Fleet Maintenance - 14
Fresno, California, Duncan Polytech is a magnet
school offering technical education to provide
career pathways for students.
Students at Duncan Polytechnical High School
choose their path in ninth grade, Rubio says.
Students who select the Heavy Truck Program will
receive continual instruction throughout their
four years at the school. The program includes
hands-on training, technical and safety certification, and first-hand jobsite training and apprenticeship programs with local trucking service
businesses. Students who graduate have already
been successfully hired at local truck dealerships,
and have decided to continue education through
community college, Rubio confirms.
When it comes to attracting entry-level technicians into vehicle service and repair, Holt advises
the heavy duty truck industry has fared better
than the automotive or collision repair segments.
He says there are two primary reasons for this:
diesel technicians tend to be compensated a higher
hourly rate (about $18 to $22 per hour, compared
to about $10 to $12 per hour for automotive or
collision technicians), and many fleet service facilities will provide more of the tools and equipment
necessary for working on the vehicles in the shop.
While diesel technicians may have an advantage over other vehicle service technicians, other
industries that require service technicians - such
as aviation and energy companies - still look to
recruit from the vehicle service technician pool,
according to SP/2's Holt. This adds to the continued decline of available new-hire candidates
entering the vehicle service industry.
Spurlock's American Diesel Training Centers
take an accelerated approach when it comes to
training technicians. He says this helps to alleviate two major barriers of entering the industry:
time and money.
A traditional technical program to become a
diesel technician takes two years of full-time
training, in addition to paying several thousand
dollars for tuition. American Diesel Centers offers
300-hour, 12-week programs that can provide
students a base knowledge of vehicle service and
repair, with the expectation that companies who
hire these employees will continue to focus on
developing skills and setting a path for success.
Spurlock stresses that employers must become
fully invested in the development and progress
of their employees to address the challenges of
employees jumping from shop to shop for incremental raises.
"That all funnels back to the challenges with
student loan debt," Spurlock explains. "Because
these folks come out of a [traditional technical]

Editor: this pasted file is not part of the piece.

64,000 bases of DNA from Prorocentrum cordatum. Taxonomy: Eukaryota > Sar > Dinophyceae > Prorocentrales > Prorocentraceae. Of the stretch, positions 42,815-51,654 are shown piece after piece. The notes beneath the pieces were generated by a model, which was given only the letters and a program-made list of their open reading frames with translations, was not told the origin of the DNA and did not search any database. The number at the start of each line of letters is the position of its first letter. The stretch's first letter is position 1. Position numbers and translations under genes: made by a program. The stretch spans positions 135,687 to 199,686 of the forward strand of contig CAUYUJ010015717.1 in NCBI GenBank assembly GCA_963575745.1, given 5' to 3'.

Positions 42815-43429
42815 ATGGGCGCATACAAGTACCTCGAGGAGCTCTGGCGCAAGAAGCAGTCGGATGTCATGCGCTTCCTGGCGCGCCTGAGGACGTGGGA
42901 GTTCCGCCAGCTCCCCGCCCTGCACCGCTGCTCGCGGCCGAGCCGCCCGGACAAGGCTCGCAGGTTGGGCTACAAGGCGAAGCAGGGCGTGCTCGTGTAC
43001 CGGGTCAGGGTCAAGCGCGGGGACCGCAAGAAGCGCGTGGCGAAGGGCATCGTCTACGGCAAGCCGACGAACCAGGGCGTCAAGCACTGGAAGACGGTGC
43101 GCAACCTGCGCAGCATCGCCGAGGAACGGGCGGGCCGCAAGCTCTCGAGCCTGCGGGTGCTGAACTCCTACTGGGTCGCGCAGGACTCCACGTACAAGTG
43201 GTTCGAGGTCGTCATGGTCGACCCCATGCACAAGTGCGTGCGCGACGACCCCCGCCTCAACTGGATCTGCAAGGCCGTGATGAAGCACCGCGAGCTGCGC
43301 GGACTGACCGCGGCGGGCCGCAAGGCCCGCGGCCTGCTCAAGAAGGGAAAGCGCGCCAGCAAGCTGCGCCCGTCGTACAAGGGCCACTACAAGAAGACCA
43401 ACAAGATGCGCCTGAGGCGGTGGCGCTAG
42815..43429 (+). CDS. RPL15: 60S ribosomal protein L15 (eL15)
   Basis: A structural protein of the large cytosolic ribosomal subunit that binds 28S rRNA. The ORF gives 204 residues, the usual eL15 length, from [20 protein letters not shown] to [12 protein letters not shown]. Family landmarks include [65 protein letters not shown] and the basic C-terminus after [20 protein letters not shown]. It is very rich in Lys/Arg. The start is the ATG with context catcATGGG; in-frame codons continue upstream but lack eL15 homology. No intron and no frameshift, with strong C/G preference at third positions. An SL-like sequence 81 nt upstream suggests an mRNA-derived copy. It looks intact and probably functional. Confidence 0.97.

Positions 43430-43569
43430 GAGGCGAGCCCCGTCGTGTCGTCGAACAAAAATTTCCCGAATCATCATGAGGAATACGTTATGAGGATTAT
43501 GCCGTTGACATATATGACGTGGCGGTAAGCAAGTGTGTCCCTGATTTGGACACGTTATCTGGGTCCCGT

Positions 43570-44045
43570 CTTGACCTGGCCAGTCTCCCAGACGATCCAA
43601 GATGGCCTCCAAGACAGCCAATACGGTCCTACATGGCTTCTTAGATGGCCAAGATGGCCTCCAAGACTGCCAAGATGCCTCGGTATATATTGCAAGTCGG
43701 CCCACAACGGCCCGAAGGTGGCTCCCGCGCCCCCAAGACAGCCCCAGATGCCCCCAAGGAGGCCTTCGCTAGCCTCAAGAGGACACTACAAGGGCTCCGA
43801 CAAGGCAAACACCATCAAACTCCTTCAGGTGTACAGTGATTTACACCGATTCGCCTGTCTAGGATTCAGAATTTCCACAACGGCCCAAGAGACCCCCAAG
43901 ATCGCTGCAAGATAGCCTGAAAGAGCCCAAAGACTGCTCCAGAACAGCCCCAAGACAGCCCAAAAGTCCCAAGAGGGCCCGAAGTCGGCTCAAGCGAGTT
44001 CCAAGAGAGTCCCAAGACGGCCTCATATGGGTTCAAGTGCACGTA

program with a student loan debt, it immediately becomes that company's problem ... because
on day one, your typical starting salary - and it
doesn't matter if you [attended] UTI, Lincoln Tec,
or our program - is probably going to be between
$17 and $20 an hour. If you're trying to service a
loan, make a car payment, make an apartment
payment, buy groceries, take care of a kid, do all
that kind of stuff, you can't blame them. They need
to make as much money as they can, which is why
the whole phenomenon of stealing techs from each
other for an extra dollar an hour is out there, and
it just doesn't work."
Spurlock adds that this approach of poaching
14 Fleet Maintenance | July 2019
Tips for interview success
Prepare for talking
Finding qualified candidates to fill a technician
position is just the first
step. Conducting phone
and in-person interviews
can provide details and
additional insight into the
candidate's attitude and
experience. There are some
guidelines employers should
consider when preparing
and conducting these question-and-answer sessions.
DON'T CROSS A LINE
Before starting the interview
process, know the questions
you can and cannot ask. Asking
personal questions can put the
employer at risk of litigation if
the candidate can prove they
were discriminated against
during the hiring process.
"Do not ask inappropriate,
illegal questions in an interview," says Kyle Holt, president,
SP/2. SP/2 provides training
courses for both potential
employees and employers
on proper interviewing techniques and best practices.
"We don't necessarily say,
'Oh, here's some very creative
questions to ask,' we're far
more concerned with making
sure that companies are
doing things the right way
and not putting themselves
in a situation where they
can be sued for discrimination," Holt explains.
Questions employers should
NOT ask include any personal
information, such as location of
residence, marital status, number of children, religion, or age.
GIVE AND TAKE
Greg Settle, director - national initiatives for TechForce
Foundation says it is important to actively listen to an
and try not to interrupt.
"Remember that the goal in an
interview is to learn as much
about the candidate as you
can," Settle says. "Therefore,
resist the temptation to do
most or all of the talking. While
you are talking, you can't be
listening and therefore learning about the candidate."
As part of listening, be sure to
engage with the candidate by
asking follow-up questions if
necessary. "Don't be afraid to
probe deeper into a specific
issue," Settle says. "You may
learn more in 'going deep' with
a couple of questions than
staying at the surface level
with five or six questions."
Settle also suggests asking
for further details, or an
example, if an interviewer
finds a response to a question too general or vague.
"If someone is giving you a general statement in response to a
technician talent from different shops will ultimately be detrimental to the industry as a whole.
Instead, the industry must focus on creating a